Note: This is Part 2 about organizing for collaboration. Part 1 can be found here.
In the previous post, I focused on some common ways to organize with DevOps folks in mind. A quick recap… commonly organizations will stick with hierarchical approaches, but this creates silos. Some organizations choose to use a hybrid approach, where DevOps engineers are still centralized with the hope that engineers that are in a matrix organization will learn the DevOps ways, but this creates problems around having DevOps engineers feeling part of the software delivery team. A common approach is a full-on matrix organization, where engineers with different skill sets and reporting to different managers work together on software delivery teams, leading to well-balanced teams with a diversity of views, opinions, and approaches.
A Stepping Stone…
How are true matrix organizations and software delivery teams part of the organizational journey? The reasons may be subtle, ultimately boiling down to organizing so that autonomy, accountability, and purpose can flourish. Daniel Pink goes into depth on the subject in his acclaimed book Drive. In brief, he describes that these are the main attributes that motivate us, allowing us to be delighted in what we do and be fully engaged.
Self-contained software delivery teams are, by definition, autonomous. They include engineers with varied experience and specialties allowing these teams to operate as a full-stack team. These teams are empowered to deliver on a single purpose in an end-to-end fashion. Lastly, they are held accountable for delivering on the mission and purpose of the team.
This model has been highlighted extensively by Spotify. The essence that organization are these software delivery teams, which they define as squads. Engineers with the same specialties form chapters, and engineers with an interest in similar topics form guilds. Those concepts allow for knowledge sharing, best practices, and common solutions to be shared between squads. Ultimately, though, the squads are autonomous, accountable, and share a single purpose.
Despite Spotify growing, using this foundation of squads has allowed them to remain nimble. It’s a good example for other organizations to take away key learnings from. Specifically around empowering autonomous teams, focusing them, and holding them accountable for delivery in their area.
Going Further… Laloux Model
Is the matrix organization the “be all, end all” of organizations? No way! There is a continuity of organizational models. In the book by Frederic Laloux, Reinventing Organizations, he outlines what that continuum looks like.
According to the model, there are 5 main categories of organization: red, amber, orange, green, and teal. A red organization is one where power and fear are in control. An orange organization is one where structure, hierarchy, and process reign supreme. An amber organization is a meritocracy with innovation and accountability, typically in a hierarchical structure. Amber is where most companies are today. The last two are where the concepts of autonomy, accountability, and purpose shine. In a green organization, individuals are empowered, there is a shared purpose and values. Lastly, in a teal organization, power is shared and authority is decentralized, leading to autonomous teams that wax and wane as the needs of the organization change.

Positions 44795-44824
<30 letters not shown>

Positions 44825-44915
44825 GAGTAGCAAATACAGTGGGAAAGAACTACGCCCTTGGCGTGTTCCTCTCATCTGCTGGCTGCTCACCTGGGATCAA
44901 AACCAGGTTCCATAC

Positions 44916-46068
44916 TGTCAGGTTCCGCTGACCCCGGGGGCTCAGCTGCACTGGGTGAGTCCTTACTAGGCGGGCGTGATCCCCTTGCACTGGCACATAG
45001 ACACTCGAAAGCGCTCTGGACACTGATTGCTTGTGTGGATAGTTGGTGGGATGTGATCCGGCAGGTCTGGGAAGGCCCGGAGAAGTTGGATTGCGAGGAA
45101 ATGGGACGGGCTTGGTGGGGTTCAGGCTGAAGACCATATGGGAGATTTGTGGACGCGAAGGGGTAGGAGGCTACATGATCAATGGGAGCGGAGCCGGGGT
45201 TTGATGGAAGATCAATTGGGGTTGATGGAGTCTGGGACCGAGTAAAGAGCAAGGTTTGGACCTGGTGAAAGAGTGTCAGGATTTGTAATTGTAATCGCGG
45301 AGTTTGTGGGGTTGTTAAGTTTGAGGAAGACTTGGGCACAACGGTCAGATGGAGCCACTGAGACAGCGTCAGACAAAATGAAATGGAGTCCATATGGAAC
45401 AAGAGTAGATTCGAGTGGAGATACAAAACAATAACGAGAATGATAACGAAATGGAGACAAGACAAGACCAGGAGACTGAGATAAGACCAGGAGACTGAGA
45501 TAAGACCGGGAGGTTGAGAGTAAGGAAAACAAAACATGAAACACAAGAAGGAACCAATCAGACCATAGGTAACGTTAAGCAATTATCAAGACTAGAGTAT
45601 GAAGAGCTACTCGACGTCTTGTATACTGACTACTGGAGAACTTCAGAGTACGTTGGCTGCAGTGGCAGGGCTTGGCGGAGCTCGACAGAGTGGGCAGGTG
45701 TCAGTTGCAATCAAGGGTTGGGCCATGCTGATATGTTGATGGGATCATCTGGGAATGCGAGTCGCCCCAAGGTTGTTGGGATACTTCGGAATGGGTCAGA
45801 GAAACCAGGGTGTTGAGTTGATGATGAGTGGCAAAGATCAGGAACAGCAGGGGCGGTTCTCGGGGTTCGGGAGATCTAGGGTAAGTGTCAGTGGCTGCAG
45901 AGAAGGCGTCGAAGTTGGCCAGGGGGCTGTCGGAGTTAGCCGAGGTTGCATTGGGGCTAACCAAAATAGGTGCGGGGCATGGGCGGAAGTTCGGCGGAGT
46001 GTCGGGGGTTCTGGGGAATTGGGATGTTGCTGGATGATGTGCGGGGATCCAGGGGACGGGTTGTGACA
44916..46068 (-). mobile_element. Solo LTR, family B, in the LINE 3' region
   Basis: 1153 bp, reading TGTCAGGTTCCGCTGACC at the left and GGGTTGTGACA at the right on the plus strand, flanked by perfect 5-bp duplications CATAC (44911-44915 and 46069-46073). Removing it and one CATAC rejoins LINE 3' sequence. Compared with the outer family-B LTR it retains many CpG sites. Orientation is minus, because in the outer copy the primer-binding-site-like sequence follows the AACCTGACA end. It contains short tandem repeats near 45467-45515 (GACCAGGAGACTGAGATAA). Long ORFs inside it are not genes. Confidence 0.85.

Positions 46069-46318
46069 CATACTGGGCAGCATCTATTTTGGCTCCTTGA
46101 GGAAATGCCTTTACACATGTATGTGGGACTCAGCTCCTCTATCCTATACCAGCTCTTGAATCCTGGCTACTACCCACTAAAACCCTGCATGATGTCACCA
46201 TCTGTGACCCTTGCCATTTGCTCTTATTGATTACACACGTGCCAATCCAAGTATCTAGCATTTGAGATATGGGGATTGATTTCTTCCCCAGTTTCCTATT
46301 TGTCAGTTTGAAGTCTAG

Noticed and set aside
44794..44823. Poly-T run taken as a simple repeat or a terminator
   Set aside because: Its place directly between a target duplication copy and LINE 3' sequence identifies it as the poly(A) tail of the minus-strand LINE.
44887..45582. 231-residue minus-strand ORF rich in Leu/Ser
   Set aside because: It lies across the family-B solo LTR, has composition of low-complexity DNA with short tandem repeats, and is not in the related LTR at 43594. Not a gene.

Teal organizations, in particular, reflect the principles of Agile organizations. These organizations adapt to needs. Employees in these organizations are encouraged to be authentic. These unique characteristics align well with Daniel Pink’s research as well. The whole organization becomes autonomous and self-regulating, where the purpose of the organization resonates with each person in it.
If this topic is of interest to you, I highly encourage you to research it further. I’ve linked several lengthier summaries in the references section, and ultimately I encourage you to read the book itself. The book covers many case studies of different organizations, which is tremendously useful in understanding the journey these organizations have been on and how shifting towards teal has allowed for those organizations to grow.
Achieving the DevOps Dream
The original post in this short series was around achieving the DevOps dream. With a look into matrix organizations, and what other types of organizational models exist, allowing a DevOps culture thrive is achievable. Organizations can shift from creating isolated “DevOps Teams” to integrating DevOps and infrastructure within teams and allowing for shared responsibility of development and operations. This is a step in the right direction. As the organization grows, it will come to realize that teams also do not need to remain static as well. They need to change as the focus of the organization changes. In time, the benefits of building interdisciplinary teams that change over time become the norm.
With these types of organizations comes happier employees that have clear purpose and autonomy, and are held accountable. The organization also ends up delivering customer experiences that delight and are responsive to feedback.
In conclusion… I hope that you enjoyed this series and you’re able to take away some information to add to the organizational conversations within your organizations.
- Spotify Engineering Culture, Part 1 and Part 2
- How Spotify Balances Employee Autonomy and Accountability
- Mastering Matrix Management
- Drive: Surprising Truth About What Motivates Us, by Daniel Pink
- Reinventing Organizations, by Frederic Laloux and Ken Wilber
- Lean and Agile Adoption with the Laloux Culture Model, by Agile for All
Update – 11/25:
- Additional Reference:
- Added to my reading list:
- Team Topologies, by Matthew Skelton and Manuel Pais
Update – 12/6:
- Additional Reference: